Trafficking in human beings: Human trafficking is widespread in Nigeria and it can affect women, men, and children. The majority of identified Nigerian victims of trafficking in EU countries were women exploited in the prostitution industry. These women originated predominantly from the south of Nigeria, particularly from the state of Edo, and belonged to the Bini ethnic group. However, sources identified an increase of female victims destined to sex trafficking towards Europe from the southern states Delta, Ekiti, and Ondo, but also the northern state of Kano. Most women and girls were illiterate or had only completed secondary education, originated from unstable or abusive family situations, daughters from one-parent, polygamous households, IDP camps from North-East region, and experienced economic hardship. It was further indicated that traffickers prey on girls or women who try to escape FGM and end up by themselves in large urban centres [Trafficking, 1.3.1]. For more information on victims of human trafficking, see profile Victims of human trafficking, including forced prostitution.
Where there is no nexus to a reason for persecution, individuals at real risk of being subjected to trafficking would qualify for subsidiary protection under Article 15(b) QD.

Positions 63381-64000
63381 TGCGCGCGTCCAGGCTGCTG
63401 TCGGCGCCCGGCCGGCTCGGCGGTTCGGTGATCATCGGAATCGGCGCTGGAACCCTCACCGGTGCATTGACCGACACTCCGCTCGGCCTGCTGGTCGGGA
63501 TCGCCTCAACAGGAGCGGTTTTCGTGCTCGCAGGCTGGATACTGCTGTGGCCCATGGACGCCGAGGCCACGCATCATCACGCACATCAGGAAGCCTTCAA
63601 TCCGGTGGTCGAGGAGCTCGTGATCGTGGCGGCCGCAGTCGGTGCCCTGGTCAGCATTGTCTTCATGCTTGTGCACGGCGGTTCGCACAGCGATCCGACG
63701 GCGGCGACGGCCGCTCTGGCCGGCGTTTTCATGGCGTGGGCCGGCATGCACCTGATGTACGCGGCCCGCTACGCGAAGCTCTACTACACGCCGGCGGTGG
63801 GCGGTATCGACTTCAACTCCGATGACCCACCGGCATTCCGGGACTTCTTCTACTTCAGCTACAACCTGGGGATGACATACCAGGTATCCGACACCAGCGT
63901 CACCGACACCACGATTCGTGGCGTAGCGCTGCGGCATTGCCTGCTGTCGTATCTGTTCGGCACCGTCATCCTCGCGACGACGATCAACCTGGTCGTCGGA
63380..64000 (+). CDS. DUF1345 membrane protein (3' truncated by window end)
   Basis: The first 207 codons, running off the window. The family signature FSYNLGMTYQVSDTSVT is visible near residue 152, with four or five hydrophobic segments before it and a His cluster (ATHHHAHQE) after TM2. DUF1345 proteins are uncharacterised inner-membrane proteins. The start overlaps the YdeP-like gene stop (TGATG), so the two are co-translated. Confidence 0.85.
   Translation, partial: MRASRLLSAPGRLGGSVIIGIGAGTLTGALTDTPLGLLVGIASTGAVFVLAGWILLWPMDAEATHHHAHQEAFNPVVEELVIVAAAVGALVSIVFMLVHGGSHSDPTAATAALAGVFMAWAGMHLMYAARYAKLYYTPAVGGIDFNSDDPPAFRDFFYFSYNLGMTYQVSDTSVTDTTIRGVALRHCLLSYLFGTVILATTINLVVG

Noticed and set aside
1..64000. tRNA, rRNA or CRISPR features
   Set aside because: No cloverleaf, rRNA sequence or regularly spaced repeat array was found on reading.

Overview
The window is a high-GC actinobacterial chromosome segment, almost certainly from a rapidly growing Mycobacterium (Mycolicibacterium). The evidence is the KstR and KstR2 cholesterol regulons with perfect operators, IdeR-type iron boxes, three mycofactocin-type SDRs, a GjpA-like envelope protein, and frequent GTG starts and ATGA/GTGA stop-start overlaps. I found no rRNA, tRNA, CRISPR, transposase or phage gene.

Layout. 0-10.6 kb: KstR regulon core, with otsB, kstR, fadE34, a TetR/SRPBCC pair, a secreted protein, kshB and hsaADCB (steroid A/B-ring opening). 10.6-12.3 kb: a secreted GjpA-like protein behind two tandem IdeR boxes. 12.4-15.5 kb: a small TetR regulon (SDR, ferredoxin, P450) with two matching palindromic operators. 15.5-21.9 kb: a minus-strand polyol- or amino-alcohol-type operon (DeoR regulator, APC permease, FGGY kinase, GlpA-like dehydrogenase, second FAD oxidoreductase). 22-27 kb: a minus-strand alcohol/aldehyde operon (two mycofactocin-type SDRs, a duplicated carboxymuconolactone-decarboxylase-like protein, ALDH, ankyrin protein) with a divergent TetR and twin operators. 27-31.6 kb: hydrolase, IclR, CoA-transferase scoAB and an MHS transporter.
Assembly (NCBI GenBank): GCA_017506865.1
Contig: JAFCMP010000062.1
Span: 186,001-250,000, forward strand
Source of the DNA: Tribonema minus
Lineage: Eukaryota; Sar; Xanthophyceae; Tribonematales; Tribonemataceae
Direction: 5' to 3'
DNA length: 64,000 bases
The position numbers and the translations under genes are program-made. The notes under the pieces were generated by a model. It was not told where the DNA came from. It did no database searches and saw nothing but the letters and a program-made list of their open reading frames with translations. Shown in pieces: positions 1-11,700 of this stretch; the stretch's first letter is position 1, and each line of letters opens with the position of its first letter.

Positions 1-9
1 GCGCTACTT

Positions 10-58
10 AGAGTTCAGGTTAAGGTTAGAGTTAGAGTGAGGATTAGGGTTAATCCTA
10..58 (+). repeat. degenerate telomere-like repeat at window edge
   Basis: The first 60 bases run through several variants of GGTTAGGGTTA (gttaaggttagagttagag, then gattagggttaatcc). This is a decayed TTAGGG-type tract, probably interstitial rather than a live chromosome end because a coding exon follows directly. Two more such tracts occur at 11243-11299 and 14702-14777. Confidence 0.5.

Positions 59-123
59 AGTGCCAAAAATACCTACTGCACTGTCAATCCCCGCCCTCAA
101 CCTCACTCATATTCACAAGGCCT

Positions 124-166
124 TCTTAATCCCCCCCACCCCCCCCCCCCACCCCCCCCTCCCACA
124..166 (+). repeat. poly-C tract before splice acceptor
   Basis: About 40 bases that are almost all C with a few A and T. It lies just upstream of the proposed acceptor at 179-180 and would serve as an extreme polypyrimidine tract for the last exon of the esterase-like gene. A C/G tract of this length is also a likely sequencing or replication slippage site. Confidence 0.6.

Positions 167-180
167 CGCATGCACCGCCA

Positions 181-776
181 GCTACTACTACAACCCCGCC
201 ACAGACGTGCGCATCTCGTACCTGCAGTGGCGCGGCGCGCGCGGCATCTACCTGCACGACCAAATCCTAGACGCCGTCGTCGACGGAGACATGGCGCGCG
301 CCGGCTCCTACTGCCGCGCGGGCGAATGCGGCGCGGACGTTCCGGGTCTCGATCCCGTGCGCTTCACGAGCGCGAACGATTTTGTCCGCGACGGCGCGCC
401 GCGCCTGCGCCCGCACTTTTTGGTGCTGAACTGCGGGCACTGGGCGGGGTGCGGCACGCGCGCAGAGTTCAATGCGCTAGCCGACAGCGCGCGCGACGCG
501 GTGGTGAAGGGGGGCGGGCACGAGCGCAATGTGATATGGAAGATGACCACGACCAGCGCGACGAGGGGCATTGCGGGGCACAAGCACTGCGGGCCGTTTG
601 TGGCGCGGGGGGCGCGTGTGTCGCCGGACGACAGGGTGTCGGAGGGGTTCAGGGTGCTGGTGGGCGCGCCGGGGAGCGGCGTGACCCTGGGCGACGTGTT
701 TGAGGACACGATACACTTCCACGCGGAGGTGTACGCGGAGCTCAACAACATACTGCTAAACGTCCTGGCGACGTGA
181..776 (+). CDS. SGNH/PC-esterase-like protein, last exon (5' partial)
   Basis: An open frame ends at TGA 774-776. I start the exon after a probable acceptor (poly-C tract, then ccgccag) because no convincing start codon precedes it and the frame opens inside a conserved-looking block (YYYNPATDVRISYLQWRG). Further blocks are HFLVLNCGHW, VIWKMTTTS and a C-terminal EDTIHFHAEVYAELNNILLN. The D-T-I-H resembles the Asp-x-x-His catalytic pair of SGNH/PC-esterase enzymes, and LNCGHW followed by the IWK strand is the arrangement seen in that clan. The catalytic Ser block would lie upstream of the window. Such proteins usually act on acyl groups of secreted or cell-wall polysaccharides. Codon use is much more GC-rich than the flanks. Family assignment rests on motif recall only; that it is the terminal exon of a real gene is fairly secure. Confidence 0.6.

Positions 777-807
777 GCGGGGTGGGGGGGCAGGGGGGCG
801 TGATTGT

Arbitrary arrests, illegal detention, and prison conditions: Special attention should be paid to the phenomena of arbitrary arrests and illegal detention, as well as to prison conditions. It can be assessed that in cases where the prosecution or punishment is grossly unfair or disproportionate, or where a person is subjected to prison conditions which are not compatible with respect for human dignity, a situation of serious harm under Article 15(b) QD can occur. When assessing the conditions of detention, the following elements can, for example, be taken into consideration (cumulatively): number of detained persons in a limited space, adequacy of sanitation facilities, heating, lighting, sleeping arrangements, food, recreation or contact with the outside world.